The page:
Now that my bike set-up is pretty much confirmed, we go out and do some riding. Today we focused on time trial specific maneuvers, starts and turnarounds and see how the new lower aero bar position feels. Starts and turnarounds are the little things that you have to practice and get right. Seconds will separate the winner from the others, so getting this right is critical to success. We practiced these maneuvers many times and Tracey taught me a few drills to work on when I get back in Ohio. To finish the day, I did a practice time trial-two miles out and back-just to see how everything fits together in a race situation. I felt really strong and comfortable heading out. It felt like I was flying down the road. My bike computer had me going at speeds around 32 mph. The new lower aero bar position made steering control a little “twitchy” but not a problem. I will practice with it a lot more over the coming weeks back home. I executed the 180 degree turn-around just as we had practiced and headed back smack into a 20 mph head wind. No wonder I was flying down with that push from the wind. I struggled to keep my speed up to around 20 mph. It was a hard slog. This is where training with Frank Ondus at South Franklin Circle has paid off. The hours spent on the leg press machine really worked.
A good workout-I learned a lot and we have set the stage for the wind tunnel session on Wednesday. Tomorrow – climbing…
Tuesday, April 9, 2013
Up early again, cleaned my bike and changed the gearing on the rear wheel to give me three lower gears to make going uphill easier. Around 8:30 a.m. I got a call from Tracey. She was down with a sinus infection and would miss today’s workout. One of her colleagues, Tristan Cowie, would be working with me today. Tristan is a young coach, age 27, and an outstanding athlete. I met Tristan at the CTS office and we rode out from there. Today we will work on climbing uphill. This will be a good strength workout. The plan was to warm up and then tackle a short steep hill, about 10 miles out of town – Walnut Hollow Road. Walnut Hollow Road is similar to Old Mill Road going out of Gates Mills toward Mayfield Heights, only a bit longer and much steeper near the top. Luckily I’ve spent many hours climbing Old Mill Road; it’s my primary training hill. Tristan reviewed the basics of climbing; getting settled, keep a comfortable rhythm, and be patient. Then we started up the hill. This was not so bad. I had to get out of the saddle for the last 200 yards but it was not tough. All those hours on Old Mill Road have paid off. Once at the top, for giggles, we head back down and climb it again. We finish this training ride by taking a nice easy winding road along a popular fly fishing stream and work our way back into town. On the way back I noticed several pottery shops. Before I leave, I’ll have to stop back and visit the shops to see if anything catches my eye that would make a nice gift for my wife, Sandy.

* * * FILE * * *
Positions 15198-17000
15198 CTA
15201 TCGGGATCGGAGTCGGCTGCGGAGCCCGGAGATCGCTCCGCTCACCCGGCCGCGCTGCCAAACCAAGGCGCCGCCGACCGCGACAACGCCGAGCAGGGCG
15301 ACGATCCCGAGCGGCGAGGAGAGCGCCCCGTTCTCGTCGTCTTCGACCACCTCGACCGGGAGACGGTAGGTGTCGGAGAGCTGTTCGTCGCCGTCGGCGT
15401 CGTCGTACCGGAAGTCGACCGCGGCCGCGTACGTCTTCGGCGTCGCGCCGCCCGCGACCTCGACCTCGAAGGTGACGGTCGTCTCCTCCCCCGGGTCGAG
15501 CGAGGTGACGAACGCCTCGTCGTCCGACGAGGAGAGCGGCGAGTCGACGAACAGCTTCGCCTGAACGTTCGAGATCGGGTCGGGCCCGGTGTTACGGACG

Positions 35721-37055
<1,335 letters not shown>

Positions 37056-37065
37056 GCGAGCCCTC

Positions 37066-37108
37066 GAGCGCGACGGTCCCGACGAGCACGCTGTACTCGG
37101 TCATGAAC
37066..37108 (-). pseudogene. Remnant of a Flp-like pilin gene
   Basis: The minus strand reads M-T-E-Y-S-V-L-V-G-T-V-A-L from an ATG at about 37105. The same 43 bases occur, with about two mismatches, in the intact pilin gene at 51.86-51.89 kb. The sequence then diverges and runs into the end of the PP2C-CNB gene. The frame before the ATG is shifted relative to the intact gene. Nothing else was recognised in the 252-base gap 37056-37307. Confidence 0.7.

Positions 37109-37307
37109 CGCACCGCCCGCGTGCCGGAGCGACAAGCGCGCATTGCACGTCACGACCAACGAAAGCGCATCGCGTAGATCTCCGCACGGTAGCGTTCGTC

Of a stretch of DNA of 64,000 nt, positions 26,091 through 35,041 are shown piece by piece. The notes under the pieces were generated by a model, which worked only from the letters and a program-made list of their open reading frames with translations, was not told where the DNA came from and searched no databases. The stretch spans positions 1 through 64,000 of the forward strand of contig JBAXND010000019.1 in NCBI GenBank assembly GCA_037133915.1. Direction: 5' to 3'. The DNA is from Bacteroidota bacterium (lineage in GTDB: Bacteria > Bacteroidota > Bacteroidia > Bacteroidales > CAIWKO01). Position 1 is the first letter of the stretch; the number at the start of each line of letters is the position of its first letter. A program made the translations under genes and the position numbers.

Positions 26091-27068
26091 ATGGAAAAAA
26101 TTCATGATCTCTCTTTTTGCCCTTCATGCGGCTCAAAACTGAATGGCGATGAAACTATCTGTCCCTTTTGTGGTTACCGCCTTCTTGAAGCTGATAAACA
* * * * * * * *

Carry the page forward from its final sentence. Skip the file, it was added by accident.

This afternoon, I want to test ride the climb to Caesar’s Head State Park. On Saturday, we are participating in the Assault on The Carolinas, a 65-mile ride which features the Caesars Head climb starting at mile 42. It is a 6.5-mile climb with an average grade of seven-to-eight percent. It should take around 50 minutes to do. I’m a little tired from this morning’s workout, so I’m not sure how I will do on this big climb. I figure I’ll park at the bottom and climb up, and if I don’t feel I can make it, I’ll simply turnaround and get the gravity assisted return to the car. After driving down the climb, I park and get my bike ready and pack water, a few Power bars, and off I go. The climb is not bad. I chugged up to the top, maintaining a fairly constant rhythm. There was almost no traffic; I had the road to myself. At the top, now very sweaty, I was besieged by squadrons of mosquitoes. Made a quick call to Tracey to tell her I got to the top, and then hurried off the mountain before the mosquitoes ate me alive. Now the scary part-the descent back to the car. Got chased by some dogs about a mile from the car, but with the downhill speed, was able to easily out run them. Got back to the Hampton Inn around 4:30 p.m., tired but happy I made both climbs-a good day.
Tomorrow – the wind tunnel.